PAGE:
Most of us probably think we are honest and in control of our own decisions—but not so fast!—Dan Ariely, Duke University professor of psychology and behavioral economics, offers another and quite provocative view.
I’ve been a long-time fan of Ariely since reading his book Predictably Irrational. And his talks on TED have been viewed about three million times. He is also the author of The Upside of Irrationality; his most recent book is The (Honest) Truth About Dishonesty: How We Lie to Everyone – Especially Ourselves.
His thesis? Dishonesty is both interesting and can often be quite creative; plus, we often lie or cheat—a least a little bit—in our personal and business relationships. “We cheat up to a level that allows us to retain our self-image as reasonably honest individuals,” he writes. There’s a duality that occurs in our thinking and attitudes, he continues, which he calls our “amazing cognitive flexibility.” That’s actually a useful skill because “as long we cheat by only a little bit, we can benefit from cheating and still view ourselves as marvelous human beings.”
Ariely basically is describing the process of rationalization, a balancing act that is a major part of the human psyche. Most of us have limits that govern the cheating threshold—before that activity becomes “sinful” or illegal.
Ariely writes about the conflicts of interest that can blind our motivations – something he calls “wishful blindness” which he says is often very hard to overcome once these internal conflicts of interest “fundamentally color our view of the world.” Here is a short talk by him on TED:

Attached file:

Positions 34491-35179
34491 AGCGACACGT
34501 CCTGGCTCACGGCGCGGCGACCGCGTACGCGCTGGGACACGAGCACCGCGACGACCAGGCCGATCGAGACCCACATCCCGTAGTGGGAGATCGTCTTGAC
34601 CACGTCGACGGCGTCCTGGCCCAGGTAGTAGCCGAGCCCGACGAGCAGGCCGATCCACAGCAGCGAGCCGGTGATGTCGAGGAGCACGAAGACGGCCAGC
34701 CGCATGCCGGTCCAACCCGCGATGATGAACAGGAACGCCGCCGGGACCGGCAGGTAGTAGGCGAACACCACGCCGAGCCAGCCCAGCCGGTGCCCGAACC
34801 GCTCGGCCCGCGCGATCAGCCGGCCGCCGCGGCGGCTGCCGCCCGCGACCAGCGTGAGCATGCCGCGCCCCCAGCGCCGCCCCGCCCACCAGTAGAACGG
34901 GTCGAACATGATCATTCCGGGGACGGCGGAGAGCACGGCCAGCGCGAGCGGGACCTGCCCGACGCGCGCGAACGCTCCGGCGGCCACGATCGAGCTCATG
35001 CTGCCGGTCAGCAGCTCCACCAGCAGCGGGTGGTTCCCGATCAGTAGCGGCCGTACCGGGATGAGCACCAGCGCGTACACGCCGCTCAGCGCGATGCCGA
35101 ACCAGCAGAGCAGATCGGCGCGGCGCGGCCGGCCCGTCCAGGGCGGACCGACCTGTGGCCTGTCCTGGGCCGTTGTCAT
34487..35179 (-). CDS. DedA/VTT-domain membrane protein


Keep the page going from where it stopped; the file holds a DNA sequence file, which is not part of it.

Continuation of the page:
A good example of conflict of interest in action is described in his book. Ariely cites the dentist who purchases a new piece of equipment. No doubt the dentist believes it will help him improve patient care. But the equipment likely is also quite expensive, and he or she wants to recoup the investment by using the new technology. “So consciously or not, he looks for ways to do so, and voila! The patient ends up with a crown—sometimes necessary, sometimes not.”
Sound familiar? Is the dentist a bad person? Probably not. Is he dishonest about his motivations? Perhaps a little bit, and that’s Ariely’s point: the human mind is quirky, and we bring that quirkiness to our business relationships.
So how do we deal with that? Ariely stresses the importance of setting rules that “safeguard ourselves from ourselves” and the perverse urges and activities that can harm or destroy business relationships.
That’s where I believe following a Vested approach helps immensely – because the Vested approach helps organizations proactively apply “rules” that are safeguards to make sure your business relationship stays on course despite the dynamic nature of business. For those that have adopted a Vested approach, you will easily recognize how following the Vested Five Rules and 10 contractual elements embed safeguards into your commercial agreement and relationship.
There is so much that I am fascinated with in Ariely’s book that I am sure to share more of his excellent work in future posts.
Image: Dan Ariely – PopTech 2010 by Pop Tech via Flickr cc